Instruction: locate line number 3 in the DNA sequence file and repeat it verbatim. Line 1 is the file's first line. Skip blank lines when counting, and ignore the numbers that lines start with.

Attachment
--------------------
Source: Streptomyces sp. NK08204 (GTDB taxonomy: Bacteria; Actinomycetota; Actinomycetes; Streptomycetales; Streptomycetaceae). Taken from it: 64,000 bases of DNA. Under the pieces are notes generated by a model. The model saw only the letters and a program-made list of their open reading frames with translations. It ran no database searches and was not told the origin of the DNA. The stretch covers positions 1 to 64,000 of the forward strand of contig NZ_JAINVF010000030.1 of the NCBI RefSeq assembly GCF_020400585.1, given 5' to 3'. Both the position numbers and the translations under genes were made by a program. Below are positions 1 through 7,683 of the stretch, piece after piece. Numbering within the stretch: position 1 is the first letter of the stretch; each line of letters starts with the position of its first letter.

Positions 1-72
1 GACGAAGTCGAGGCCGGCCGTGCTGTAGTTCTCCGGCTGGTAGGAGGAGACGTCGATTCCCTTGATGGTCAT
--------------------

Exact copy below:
1 GACGAAGTCGAGGCCGGCCGTGCTGTAGTTCTCCGGCTGGTAGGAGGAGACGTCGATTCCCTTGATGGTCAT